A total of 179 patients (31.6%) had UEs present at the ≥1% cutoff as a positive test, with the majority of these individuals having biopsy diagnoses other than AIN as shown in Figure 1. When using the >5% cutoff as positive, 60 (10.6%) were positive for UEs.
UEs were present in virtually every diagnostic category, as shown in Figure 2. Crescentic and proliferative GN had high rates of positive eosinophiluria at 43.3% and 41.3%, respectively. There were only three patients with atheroembolic disease on biopsy; however, two of them had UEs. Of patients with ATN, 29% and 8.7% had positive UEs using 1% and 5% as the cutoffs, respectively. The number of patients in each category of UE cutoff as well as by the presence of pyuria is shown in Table 1, which details all of the patients studied in the various analyses.
Performance Characteristics Comparing AIN with All Other Diagnoses
In the first analysis, we compared AIN with all other diagnoses at both 1% and 5% cutoffs as shown in Table 2. At a 1% cutoff for a positive UE test, sensitivity was 30.8% and specificity was 68.2%. The PPV was low at 15.6% with a NPV of 83.7%. When the cutoff was increased to 5% for a positive test, the sensitivity declined to 19.8% and the specificity improved to 91.2%. At the higher UE cutoff of 5%, the PPV improved to 30% and NPV remained relatively unchanged at 85.6%.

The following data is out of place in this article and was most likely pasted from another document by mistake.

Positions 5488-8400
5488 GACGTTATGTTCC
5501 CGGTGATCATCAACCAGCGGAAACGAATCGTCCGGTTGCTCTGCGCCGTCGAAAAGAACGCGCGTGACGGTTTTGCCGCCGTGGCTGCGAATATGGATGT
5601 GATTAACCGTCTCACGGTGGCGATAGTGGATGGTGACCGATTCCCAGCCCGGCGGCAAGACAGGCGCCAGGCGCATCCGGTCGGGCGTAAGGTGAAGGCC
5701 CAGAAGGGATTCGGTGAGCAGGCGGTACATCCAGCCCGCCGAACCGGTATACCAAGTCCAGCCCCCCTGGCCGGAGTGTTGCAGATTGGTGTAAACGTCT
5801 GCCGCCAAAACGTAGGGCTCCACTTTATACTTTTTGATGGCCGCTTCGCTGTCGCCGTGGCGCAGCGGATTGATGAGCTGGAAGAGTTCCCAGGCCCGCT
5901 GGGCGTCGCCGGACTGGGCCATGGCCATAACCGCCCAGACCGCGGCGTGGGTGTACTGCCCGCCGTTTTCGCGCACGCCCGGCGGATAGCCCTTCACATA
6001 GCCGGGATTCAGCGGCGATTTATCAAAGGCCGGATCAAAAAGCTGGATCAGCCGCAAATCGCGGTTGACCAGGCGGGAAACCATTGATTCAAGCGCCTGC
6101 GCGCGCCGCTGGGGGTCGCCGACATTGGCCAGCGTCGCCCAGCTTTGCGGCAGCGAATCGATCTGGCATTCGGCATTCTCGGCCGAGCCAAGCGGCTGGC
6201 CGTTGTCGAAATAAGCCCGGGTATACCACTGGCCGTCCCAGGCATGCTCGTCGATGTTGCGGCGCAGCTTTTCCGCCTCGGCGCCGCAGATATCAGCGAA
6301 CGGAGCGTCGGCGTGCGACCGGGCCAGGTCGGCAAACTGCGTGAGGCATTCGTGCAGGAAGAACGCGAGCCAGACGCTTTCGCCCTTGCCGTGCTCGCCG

When the analysis was limited to those with pyuria, the sensitivity improved using either 1% or 5% as the cutoff, as shown in Table 2; specificity declined, PPV remained unchanged, and NPV also remained relatively unchanged.
Performance Characteristics Comparing DI-AIN with All Other Diagnoses
When the analysis was limited to those with DI-AIN only, as shown in Table 2, the sensitivity was 35.6% and 23.3% using 1% and 5% as the cutoffs, respectively. As expected, the specificity remained unchanged because there was no change in the number of patients with other diagnoses apart from AIN. There was little change in the PPV, although the NPV performed better.
Patients with nonsteroidal anti-inflammatory drug–induced AIN were no more or less likely to have UEs present than patients with AIN attributed to other drugs. The cause of DI-AIN did not correlate with the presence of UEs.
Performance Characteristics Comparing AIN with ATN
Table 3 shows the performance of the UE test comparing patients with ATN to those with AIN from all causes or drug-induced AIN. As shown, the sensitivity of the test remains identical, whereas the specificity changes only marginally for each comparison. However, PPV improves significantly from 15.6%, when AIN of all causes was compared with all other diagnoses, to 58.3% compared only with ATN. This is also seen when DI-AIN is compared with ATN with PPV, improving to 56.5% compared with 14.7% (Table 3).
The NPV, however, shows a marked decline, changing from 83.7% comparing AIN of all causes to all other diagnoses using 1% eosinophiluria as the cutoff to 43.8%.